BIRMINGHAM — A long-rumored plan to move sixth grade students and alleviate overcrowding at Fultondale Elementary School is finally being put into place.
Sixth-graders will be moving up to Fultondale High School beginning with the coming school year, thanks to action approved by the Jefferson County Board of Education in their regular meeting Tuesday.
The move will switch four classrooms from the elementary school, which has suffered from severe overcrowding since it opened in January 2007. It's an issue that has been discussed for a very long time, according to elementary school principal Reta Hayes.
"I've been here nine years, and it's been talked about ever since then," Hayes said. "My predecessor said it was discussed for 15 years before that."
Hayes said that her school was built for 750 students, but finished the 2012-13 school year with 891. That was up from 881 to start the year, but down from a high of 903 near the Christmas break. Eight portable classrooms handle the overflow.
High school principal Dr. Stephanie Robinson said that the sixth graders would be set apart from the rest of the school population, with the classrooms adjacent to her own office. The new students would have their own class rotation and separate physical education classes from seventh and eighth grades; if plans work out, they will also have a separate lunch period, Robinson said.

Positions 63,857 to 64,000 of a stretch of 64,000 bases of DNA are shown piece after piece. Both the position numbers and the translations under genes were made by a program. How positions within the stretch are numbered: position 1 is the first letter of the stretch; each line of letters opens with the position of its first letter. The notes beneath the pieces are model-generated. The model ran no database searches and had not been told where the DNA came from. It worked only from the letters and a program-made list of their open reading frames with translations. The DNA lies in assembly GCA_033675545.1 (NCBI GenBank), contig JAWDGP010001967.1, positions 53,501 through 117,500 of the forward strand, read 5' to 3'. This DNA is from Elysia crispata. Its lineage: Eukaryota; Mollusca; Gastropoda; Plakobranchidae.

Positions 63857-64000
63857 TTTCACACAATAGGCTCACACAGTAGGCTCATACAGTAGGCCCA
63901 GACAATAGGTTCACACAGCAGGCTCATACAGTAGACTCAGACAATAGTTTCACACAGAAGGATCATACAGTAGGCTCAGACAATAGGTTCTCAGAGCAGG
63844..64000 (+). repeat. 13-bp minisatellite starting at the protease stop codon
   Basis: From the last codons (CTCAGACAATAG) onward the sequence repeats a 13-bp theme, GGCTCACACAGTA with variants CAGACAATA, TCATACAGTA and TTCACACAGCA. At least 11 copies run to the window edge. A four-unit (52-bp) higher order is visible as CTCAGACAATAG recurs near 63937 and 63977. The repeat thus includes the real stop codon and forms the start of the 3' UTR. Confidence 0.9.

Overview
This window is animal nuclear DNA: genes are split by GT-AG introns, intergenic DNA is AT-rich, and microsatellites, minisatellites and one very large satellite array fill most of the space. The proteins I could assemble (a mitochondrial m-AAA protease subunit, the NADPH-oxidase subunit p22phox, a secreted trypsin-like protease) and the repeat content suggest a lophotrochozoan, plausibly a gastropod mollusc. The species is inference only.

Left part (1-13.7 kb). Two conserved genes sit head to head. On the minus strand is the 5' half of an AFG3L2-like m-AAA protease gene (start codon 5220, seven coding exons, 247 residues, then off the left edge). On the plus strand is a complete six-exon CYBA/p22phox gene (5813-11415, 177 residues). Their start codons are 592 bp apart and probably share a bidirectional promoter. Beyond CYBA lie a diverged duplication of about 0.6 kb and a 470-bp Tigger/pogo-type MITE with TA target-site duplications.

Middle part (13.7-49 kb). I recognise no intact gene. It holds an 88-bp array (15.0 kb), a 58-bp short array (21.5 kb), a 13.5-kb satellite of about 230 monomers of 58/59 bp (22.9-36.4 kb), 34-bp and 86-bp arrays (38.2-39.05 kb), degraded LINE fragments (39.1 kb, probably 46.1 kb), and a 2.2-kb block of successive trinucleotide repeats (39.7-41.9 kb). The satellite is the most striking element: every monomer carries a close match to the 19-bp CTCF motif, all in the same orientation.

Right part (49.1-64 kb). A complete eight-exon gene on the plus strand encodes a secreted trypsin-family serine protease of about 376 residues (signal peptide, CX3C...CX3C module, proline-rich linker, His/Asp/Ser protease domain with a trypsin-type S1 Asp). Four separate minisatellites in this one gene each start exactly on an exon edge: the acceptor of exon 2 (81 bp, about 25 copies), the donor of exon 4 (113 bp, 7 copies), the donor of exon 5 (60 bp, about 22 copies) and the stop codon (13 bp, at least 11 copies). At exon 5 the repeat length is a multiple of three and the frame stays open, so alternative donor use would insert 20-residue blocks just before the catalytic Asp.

“This will give them a little wiggle room at the elementary school, which they have absolutely none right now,” said Dr. Yancy Morris, the deputy superintendent of administrative services.
Morris said that Robinson and Hayes would be contacting the parents of sixth graders shortly with details of the change.
The move is admittedly a stopgap measure, as enrollment in the Fultondale feeder system continues to grow at a rate far outpacing the rest of the county system — by 16 percent in the last year, Morris told the board. Robinson said that her seventh and eighth grades already have more than 100 students each.